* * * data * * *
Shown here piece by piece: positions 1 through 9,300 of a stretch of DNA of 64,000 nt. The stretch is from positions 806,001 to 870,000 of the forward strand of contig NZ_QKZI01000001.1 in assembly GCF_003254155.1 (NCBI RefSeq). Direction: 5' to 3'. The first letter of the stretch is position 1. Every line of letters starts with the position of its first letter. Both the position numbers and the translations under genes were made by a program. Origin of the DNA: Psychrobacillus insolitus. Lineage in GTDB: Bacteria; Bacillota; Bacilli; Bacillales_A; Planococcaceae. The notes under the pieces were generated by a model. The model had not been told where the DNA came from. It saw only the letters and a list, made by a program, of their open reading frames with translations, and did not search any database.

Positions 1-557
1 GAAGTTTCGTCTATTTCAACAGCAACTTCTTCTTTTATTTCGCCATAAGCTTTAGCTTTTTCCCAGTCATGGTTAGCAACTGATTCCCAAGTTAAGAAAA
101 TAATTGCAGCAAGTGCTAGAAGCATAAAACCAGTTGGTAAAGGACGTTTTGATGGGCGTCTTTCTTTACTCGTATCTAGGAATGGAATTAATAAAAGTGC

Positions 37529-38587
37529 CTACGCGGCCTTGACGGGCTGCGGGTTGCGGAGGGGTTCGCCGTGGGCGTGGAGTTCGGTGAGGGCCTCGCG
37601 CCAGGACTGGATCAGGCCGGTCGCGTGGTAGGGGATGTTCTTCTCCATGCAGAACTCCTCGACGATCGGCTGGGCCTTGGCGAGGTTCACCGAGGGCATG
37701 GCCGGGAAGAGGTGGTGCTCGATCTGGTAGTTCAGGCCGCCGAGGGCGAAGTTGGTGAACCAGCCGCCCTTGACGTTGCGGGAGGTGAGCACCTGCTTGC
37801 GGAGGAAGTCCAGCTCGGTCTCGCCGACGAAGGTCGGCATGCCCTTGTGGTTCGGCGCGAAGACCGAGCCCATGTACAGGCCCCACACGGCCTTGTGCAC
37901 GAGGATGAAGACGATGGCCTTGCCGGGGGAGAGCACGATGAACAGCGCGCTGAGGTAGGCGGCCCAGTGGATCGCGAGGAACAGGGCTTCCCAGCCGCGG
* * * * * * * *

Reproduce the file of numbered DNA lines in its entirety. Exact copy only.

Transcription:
Shown here piece by piece: positions 1 through 9,300 of a stretch of DNA of 64,000 nt. The stretch is from positions 806,001 to 870,000 of the forward strand of contig NZ_QKZI01000001.1 in assembly GCF_003254155.1 (NCBI RefSeq). Direction: 5' to 3'. The first letter of the stretch is position 1. Every line of letters starts with the position of its first letter. Both the position numbers and the translations under genes were made by a program. Origin of the DNA: Psychrobacillus insolitus. Lineage in GTDB: Bacteria; Bacillota; Bacilli; Bacillales_A; Planococcaceae. The notes under the pieces were generated by a model. The model had not been told where the DNA came from. It saw only the letters and a list, made by a program, of their open reading frames with translations, and did not search any database.

Positions 1-557
1 GAAGTTTCGTCTATTTCAACAGCAACTTCTTCTTTTATTTCGCCATAAGCTTTAGCTTTTTCCCAGTCATGGTTAGCAACTGATTCCCAAGTTAAGAAAA
101 TAATTGCAGCAAGTGCTAGAAGCATAAAACCAGTTGGTAAAGGACGTTTTGATGGGCGTCTTTCTTTACTCGTATCTAGGAATGGAATTAATAAAAGTGC

Positions 37529-38587
37529 CTACGCGGCCTTGACGGGCTGCGGGTTGCGGAGGGGTTCGCCGTGGGCGTGGAGTTCGGTGAGGGCCTCGCG
37601 CCAGGACTGGATCAGGCCGGTCGCGTGGTAGGGGATGTTCTTCTCCATGCAGAACTCCTCGACGATCGGCTGGGCCTTGGCGAGGTTCACCGAGGGCATG
37701 GCCGGGAAGAGGTGGTGCTCGATCTGGTAGTTCAGGCCGCCGAGGGCGAAGTTGGTGAACCAGCCGCCCTTGACGTTGCGGGAGGTGAGCACCTGCTTGC
37801 GGAGGAAGTCCAGCTCGGTCTCGCCGACGAAGGTCGGCATGCCCTTGTGGTTCGGCGCGAAGACCGAGCCCATGTACAGGCCCCACACGGCCTTGTGCAC
37901 GAGGATGAAGACGATGGCCTTGCCGGGGGAGAGCACGATGAACAGCGCGCTGAGGTAGGCGGCCCAGTGGATCGCGAGGAACAGGGCTTCCCAGCCGCGG